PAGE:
While the evidence indicates that Wednesday’s disturbing events at the U.S. Capitol building were driven by supporters of President Trump, many are claiming that antifa incited the violence. Rep. Matt Gaetz, R-Fla. suggested that the rioters were not actually Trump supporters, but were antifa members masquerading as Trump supporters. The FBI has told reporters that there is “no indication” those claims are true. Those arrested in connection with the riots who have been identified include Young Republicans of Oregon Vice Chairwoman Kristina Malimon and “QAnon shaman” Jake Angeli.
Moore believes the riot at the U.S. Capitol building was a “culmination” of various conspiracy theories, such as QAnon and the Deep State, that have been proliferating throughout the past year. QAnon is a conspiracy theory that, among other things, promotes the belief that Trump is a heroic figure fighting a battle against pedophiles in Washington. “We’ve had years and years of lying about underground pedophile rings taking place in pizza shops in Washington,” said Moore, who referred to QAnon as a cult. “It is insane stuff, but it is useful to some people to be able to put that out there.”
Believing conspiracy theories gives people a “flush of the feeling of life,” said Moore, but these narratives are “very, very dangerous” for individuals and for society. All year, Moore said he has been concerned that someone is going to die because of these conspiracy theories and now people have. “Once you say, ‘There’s a secret cabal of people who are trying to take everything away from you, and nothing you see around you is real,’” he said, “that’s dangerous.”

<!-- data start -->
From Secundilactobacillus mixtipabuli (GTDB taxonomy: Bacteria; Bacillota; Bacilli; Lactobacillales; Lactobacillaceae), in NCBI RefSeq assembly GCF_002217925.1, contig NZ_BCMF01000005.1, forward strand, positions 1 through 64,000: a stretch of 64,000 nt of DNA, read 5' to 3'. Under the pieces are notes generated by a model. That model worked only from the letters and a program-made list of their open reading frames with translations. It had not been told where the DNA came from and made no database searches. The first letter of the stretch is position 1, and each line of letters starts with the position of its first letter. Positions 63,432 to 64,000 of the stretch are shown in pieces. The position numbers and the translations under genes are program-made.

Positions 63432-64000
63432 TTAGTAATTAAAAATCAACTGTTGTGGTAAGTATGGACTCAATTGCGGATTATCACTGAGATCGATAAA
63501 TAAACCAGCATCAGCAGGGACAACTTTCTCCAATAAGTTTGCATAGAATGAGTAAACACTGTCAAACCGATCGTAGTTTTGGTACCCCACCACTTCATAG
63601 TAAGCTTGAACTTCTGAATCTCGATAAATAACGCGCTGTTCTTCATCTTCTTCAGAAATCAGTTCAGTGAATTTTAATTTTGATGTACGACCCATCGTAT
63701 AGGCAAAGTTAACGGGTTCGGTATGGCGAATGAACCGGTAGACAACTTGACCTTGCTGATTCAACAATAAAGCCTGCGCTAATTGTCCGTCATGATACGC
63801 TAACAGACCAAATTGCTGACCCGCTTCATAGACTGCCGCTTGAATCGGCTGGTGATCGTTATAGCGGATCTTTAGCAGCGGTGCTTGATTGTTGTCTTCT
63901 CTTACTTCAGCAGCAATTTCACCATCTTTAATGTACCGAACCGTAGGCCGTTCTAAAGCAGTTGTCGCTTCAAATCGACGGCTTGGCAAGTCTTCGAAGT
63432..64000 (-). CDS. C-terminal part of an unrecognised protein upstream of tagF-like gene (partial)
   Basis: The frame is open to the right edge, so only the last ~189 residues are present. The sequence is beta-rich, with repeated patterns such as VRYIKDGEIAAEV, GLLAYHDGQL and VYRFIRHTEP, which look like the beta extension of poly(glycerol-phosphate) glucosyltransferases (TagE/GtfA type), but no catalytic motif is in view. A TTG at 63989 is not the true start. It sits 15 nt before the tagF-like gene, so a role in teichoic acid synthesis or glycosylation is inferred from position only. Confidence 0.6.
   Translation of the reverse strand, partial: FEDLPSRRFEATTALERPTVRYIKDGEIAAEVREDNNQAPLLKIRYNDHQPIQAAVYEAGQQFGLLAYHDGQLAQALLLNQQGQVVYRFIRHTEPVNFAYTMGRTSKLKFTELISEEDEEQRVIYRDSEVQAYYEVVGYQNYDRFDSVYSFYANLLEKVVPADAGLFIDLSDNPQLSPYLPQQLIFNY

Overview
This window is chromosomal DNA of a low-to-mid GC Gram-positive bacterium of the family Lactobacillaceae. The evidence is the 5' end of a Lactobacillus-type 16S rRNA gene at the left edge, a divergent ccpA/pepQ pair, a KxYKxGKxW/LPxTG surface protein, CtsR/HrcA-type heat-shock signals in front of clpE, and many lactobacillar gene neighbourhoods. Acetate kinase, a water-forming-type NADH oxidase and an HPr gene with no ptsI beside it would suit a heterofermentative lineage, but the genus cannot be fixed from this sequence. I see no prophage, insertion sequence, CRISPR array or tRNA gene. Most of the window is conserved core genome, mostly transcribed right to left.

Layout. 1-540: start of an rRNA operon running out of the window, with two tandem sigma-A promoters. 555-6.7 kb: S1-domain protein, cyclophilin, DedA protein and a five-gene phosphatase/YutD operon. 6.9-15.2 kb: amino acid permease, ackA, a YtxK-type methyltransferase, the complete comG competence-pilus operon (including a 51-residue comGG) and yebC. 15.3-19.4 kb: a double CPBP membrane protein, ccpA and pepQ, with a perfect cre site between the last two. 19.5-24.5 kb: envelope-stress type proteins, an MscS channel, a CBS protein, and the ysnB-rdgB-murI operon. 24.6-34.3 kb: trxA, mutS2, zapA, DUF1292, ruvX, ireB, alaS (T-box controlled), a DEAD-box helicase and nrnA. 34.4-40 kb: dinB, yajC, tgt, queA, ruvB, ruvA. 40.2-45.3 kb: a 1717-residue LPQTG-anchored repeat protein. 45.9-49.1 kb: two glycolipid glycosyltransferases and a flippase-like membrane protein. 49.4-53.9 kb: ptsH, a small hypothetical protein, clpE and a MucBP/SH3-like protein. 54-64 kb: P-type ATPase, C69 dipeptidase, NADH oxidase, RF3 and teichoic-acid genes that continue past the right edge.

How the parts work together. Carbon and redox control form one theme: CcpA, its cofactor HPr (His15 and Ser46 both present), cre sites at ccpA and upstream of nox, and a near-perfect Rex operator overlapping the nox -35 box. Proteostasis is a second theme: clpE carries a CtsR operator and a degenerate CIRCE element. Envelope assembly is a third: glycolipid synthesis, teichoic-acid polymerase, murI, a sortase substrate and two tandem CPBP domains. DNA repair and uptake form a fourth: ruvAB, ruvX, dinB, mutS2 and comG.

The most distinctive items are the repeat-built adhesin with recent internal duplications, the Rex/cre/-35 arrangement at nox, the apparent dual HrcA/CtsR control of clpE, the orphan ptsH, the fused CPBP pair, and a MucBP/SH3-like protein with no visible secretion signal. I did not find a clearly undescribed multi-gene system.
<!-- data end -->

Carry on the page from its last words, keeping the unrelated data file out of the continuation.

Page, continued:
Scripture provides guidance for believers regarding how we should respond to situations like this. “Paul warned repeatedly about those who have an unhealthy craving for controversy and who seek to be quarrelsome,” said Moore, alluding to 1 Timothy 6. Christians also need to be careful not to promote a falsehood even for a seemingly good reason, something Paul warns against in Romans 3.
But you can’t “reason people out of something that they were not reasoned into,” said Moore. It is not possible to have a productive conversation with a dedicated conspiracy theorist. Moore says he is “more concerned” about people who are confused because they’re getting second-hand information about the Capitol riots, and they are not sure whom they can trust. In this case, Moore said we should remember Philippians 4:5-6, which says, “Let your gentleness be evident to all. The Lord is near. Do not be anxious about anything.”
“Both parts of that are important,” said Moore. “Being driven by fear and the limbic system and the adrenal system is not the way of the [Holy] Spirit. And acting in ways that are unreasonable is not the way of the Spirit.” He advised people not “to be drawn into endless social media back and forth. I rarely think that can do anything.” Instead, he recommended first assessing the nature of your relationship with the person you believe is supporting a false narrative. If you engage in conversation, try not to get drawn into a fight, but model a different way to them. Moore also said that if pastors have reason to think that any people in their congregations are drawn into justifying violence, pastors need to address that mindset directly.
“I was glad to hear from so many people really across the spectrum who all saw this for what it was,” said Moore. “I’m just fearful of the way that we’re operating in America right now. There is always a way for people to walk their consciences back and to seek to justify something that is unjustifiable. And that’s what we have to be watching for. [The violence that occurred] is unjustifiable. Doesn’t matter what your politics are, doesn’t matter what your religion is, doesn’t matter what region of the country you’re in.”